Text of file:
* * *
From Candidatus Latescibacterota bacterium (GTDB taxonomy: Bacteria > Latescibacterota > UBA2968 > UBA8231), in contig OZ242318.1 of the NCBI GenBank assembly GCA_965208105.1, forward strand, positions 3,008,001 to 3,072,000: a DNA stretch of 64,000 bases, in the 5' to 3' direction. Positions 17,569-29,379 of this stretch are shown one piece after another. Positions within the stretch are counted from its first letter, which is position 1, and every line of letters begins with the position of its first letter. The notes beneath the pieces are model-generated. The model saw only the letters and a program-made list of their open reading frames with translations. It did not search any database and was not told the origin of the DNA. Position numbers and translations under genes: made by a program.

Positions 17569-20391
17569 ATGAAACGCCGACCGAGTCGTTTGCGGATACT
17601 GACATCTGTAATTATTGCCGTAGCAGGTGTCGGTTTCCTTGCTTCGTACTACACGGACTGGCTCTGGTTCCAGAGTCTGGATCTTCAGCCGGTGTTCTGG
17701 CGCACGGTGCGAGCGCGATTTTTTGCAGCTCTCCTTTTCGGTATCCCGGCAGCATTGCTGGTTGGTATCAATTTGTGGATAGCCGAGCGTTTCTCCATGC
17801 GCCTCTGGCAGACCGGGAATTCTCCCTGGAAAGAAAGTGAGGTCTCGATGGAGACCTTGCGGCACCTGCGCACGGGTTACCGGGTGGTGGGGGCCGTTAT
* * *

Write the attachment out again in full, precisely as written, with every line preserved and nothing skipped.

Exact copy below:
From Candidatus Latescibacterota bacterium (GTDB taxonomy: Bacteria > Latescibacterota > UBA2968 > UBA8231), in contig OZ242318.1 of the NCBI GenBank assembly GCA_965208105.1, forward strand, positions 3,008,001 to 3,072,000: a DNA stretch of 64,000 bases, in the 5' to 3' direction. Positions 17,569-29,379 of this stretch are shown one piece after another. Positions within the stretch are counted from its first letter, which is position 1, and every line of letters begins with the position of its first letter. The notes beneath the pieces are model-generated. The model saw only the letters and a program-made list of their open reading frames with translations. It did not search any database and was not told the origin of the DNA. Position numbers and translations under genes: made by a program.

Positions 17569-20391
17569 ATGAAACGCCGACCGAGTCGTTTGCGGATACT
17601 GACATCTGTAATTATTGCCGTAGCAGGTGTCGGTTTCCTTGCTTCGTACTACACGGACTGGCTCTGGTTCCAGAGTCTGGATCTTCAGCCGGTGTTCTGG
17701 CGCACGGTGCGAGCGCGATTTTTTGCAGCTCTCCTTTTCGGTATCCCGGCAGCATTGCTGGTTGGTATCAATTTGTGGATAGCCGAGCGTTTCTCCATGC
17801 GCCTCTGGCAGACCGGGAATTCTCCCTGGAAAGAAAGTGAGGTCTCGATGGAGACCTTGCGGCACCTGCGCACGGGTTACCGGGTGGTGGGGGCCGTTAT